As a librarian, I instinctively want to read about whatever I’m experiencing in life. I found that reading about motherhood, weather it be in fiction, memoir and manuals, really helped me make sense of the changes going on in my life. I’m hoping to write a series of posts about motherhood in books but am starting with novels about becoming a mother, all of which are about women making the adjustment to motherhood. They all feature women who are getting used to their new identity as a parent and dealing with the difficulties it brings. This post contains affiliate links.
Night Waking is a great mystery story as well as a reflection on the difficulties of balancing child rearing with a career. While the youngest child in the book is a toddler, his mother Anna is still struggling to find some balance, partly because he doesn’t sleep and partly because they are living on a remote island.
Albert’s brutal honestly about new motherhood makes this a very reassuring read for anyone who isn’t finding new parenthood to be a bed of roses. She is open about adoring her baby but also relishing time away from him. Ari has a lot of guilt around having had a C section and feels that breastfeeding is important which could potentially trigger guilt for some readers.
Go to Sleep recounts the struggles of Rachel, who has just had a baby, making her into a single mother. As novels for new mothers go, this is one of my favourites. Walsh’s writing is always raw and this story is no different. It will ring true to anyone who has experienced the sleep deprivation of having a baby and the sense of almost losing your mind that it brings.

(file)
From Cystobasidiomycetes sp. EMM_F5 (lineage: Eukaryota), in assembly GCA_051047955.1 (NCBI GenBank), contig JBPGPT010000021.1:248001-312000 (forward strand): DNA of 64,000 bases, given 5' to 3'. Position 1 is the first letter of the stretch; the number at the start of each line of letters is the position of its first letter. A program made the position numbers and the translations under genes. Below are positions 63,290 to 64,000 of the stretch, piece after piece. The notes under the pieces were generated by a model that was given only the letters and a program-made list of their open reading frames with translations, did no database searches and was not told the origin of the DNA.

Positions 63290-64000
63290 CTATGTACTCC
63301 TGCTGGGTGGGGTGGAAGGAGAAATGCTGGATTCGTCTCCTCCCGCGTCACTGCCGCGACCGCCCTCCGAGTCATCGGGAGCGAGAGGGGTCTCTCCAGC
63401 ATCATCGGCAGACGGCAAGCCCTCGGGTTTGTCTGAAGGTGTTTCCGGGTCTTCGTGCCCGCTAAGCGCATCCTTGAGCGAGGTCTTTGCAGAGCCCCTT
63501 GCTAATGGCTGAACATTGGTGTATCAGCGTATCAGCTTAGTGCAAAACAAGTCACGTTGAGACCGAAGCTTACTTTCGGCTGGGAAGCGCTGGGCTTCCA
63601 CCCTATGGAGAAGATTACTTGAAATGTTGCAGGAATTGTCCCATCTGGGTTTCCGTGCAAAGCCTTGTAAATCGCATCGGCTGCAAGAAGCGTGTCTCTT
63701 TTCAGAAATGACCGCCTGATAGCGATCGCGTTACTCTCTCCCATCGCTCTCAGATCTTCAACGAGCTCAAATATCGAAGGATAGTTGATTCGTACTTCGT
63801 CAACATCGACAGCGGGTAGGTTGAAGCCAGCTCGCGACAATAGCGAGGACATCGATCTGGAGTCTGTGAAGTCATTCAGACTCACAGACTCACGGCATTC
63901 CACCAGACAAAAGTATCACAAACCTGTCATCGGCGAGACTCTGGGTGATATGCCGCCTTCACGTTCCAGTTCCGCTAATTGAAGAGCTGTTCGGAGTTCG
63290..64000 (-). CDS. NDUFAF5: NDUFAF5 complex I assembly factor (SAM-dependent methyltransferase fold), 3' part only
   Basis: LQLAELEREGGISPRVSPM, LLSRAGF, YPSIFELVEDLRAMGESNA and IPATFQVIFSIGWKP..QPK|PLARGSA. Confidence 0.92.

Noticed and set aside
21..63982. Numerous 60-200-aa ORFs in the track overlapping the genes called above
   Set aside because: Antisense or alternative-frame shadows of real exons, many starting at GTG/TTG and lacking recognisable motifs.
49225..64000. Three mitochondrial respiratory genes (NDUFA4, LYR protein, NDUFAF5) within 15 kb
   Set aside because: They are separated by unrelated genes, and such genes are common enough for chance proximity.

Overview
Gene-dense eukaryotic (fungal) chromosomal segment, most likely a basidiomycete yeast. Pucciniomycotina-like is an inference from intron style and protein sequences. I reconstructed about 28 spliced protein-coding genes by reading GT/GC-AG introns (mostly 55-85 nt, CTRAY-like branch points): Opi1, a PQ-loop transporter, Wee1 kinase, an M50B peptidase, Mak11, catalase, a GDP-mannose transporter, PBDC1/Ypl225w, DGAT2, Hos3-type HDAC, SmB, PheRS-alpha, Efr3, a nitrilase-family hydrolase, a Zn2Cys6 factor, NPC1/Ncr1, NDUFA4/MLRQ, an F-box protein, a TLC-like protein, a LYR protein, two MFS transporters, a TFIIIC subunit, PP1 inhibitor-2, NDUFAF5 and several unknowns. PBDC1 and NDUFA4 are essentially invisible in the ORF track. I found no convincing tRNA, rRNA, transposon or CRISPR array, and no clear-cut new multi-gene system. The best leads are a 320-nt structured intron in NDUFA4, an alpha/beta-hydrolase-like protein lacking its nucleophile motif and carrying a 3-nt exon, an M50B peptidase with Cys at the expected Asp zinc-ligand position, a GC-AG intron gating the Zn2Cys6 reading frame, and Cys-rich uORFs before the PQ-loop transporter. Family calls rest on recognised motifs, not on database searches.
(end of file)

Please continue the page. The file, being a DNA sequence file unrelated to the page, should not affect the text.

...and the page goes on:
While Motherhood isn’t the sole focus on this story, Elina’s struggle to get her head around the difficult birth she experienced will be familiar for many people. She finds it hard to reconcile herself as a mother with the woman and artist she was before.
Rebecca Stone struggles to adjust to live as a mother and hires a black nanny who helps her navigate the world of parenthood. The two women develop a bond and when the nanny dies in childbirth, Rebecca adopts her baby. She soon finds that the world treats her black child and her white child very differently.
While this book is about birth rather than motherhood I am including it because it’s the sort of novel for new mothers I would have liked to read just after becoming a mother. Eren’s novel covers only the time span of the character’s labour and delivery and is a very moving read for those who have recently experienced birth.
It’s interesting that there is a common theme of sleep deprivation and exhaustion in most of these novels about becoming a mother. I think that, while we all experience motherhood differently, how tired we are is something that all mothers can relate to!
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